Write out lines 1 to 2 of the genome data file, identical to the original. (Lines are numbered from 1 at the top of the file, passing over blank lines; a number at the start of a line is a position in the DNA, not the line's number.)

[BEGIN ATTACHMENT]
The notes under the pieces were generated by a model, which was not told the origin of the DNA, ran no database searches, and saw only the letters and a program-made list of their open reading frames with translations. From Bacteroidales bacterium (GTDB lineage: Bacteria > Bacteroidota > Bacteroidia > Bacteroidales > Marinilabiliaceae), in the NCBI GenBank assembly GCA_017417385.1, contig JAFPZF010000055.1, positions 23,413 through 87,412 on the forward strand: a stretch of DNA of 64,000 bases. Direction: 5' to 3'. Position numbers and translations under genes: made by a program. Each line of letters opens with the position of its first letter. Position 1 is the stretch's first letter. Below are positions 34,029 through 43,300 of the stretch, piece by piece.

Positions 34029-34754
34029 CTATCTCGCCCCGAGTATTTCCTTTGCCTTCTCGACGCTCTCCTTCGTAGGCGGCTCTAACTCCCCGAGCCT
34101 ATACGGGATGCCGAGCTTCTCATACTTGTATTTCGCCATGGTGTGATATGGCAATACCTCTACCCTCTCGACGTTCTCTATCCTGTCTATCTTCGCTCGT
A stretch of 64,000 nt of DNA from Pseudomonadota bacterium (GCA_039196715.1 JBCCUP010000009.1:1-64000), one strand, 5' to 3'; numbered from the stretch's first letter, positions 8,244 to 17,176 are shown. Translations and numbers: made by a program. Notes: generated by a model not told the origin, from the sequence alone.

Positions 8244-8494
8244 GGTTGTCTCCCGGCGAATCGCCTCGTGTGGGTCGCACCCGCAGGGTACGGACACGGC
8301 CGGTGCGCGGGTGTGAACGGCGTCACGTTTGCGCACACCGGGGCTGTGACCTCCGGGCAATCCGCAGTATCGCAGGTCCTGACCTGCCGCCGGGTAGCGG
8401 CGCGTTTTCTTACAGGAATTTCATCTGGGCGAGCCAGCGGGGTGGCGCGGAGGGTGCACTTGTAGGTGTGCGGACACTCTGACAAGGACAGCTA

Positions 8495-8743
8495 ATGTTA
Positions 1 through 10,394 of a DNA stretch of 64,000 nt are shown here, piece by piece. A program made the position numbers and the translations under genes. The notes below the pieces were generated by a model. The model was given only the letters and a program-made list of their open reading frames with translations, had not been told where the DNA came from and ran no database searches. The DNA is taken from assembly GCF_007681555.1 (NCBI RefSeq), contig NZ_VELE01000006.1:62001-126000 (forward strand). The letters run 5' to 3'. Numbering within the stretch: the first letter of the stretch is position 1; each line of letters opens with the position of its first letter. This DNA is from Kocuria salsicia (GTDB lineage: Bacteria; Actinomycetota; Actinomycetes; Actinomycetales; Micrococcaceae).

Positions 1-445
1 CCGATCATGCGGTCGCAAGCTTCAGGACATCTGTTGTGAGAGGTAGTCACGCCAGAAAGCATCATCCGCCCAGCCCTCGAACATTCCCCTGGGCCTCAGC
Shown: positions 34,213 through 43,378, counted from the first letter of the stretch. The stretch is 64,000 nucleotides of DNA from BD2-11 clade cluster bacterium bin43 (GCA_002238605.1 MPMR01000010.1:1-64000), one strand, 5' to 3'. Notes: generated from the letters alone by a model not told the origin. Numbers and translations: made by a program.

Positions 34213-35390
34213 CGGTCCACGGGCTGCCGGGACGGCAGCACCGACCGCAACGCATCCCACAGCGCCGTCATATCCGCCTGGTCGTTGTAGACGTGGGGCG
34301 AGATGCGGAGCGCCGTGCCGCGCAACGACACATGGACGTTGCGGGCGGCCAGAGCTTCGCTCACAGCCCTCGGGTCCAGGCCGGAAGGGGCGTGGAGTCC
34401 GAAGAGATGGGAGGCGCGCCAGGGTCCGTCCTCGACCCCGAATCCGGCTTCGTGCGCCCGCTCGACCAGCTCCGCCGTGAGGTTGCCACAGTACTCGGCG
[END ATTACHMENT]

The notes under the pieces were generated by a model, which was not told the origin of the DNA, ran no database searches, and saw only the letters and a program-made list of their open reading frames with translations. From Bacteroidales bacterium (GTDB lineage: Bacteria > Bacteroidota > Bacteroidia > Bacteroidales > Marinilabiliaceae), in the NCBI GenBank assembly GCA_017417385.1, contig JAFPZF010000055.1, positions 23,413 through 87,412 on the forward strand: a stretch of DNA of 64,000 bases. Direction: 5' to 3'. Position numbers and translations under genes: made by a program. Each line of letters opens with the position of its first letter. Position 1 is the stretch's first letter. Below are positions 34,029 through 43,300 of the stretch, piece by piece.

Positions 34029-34754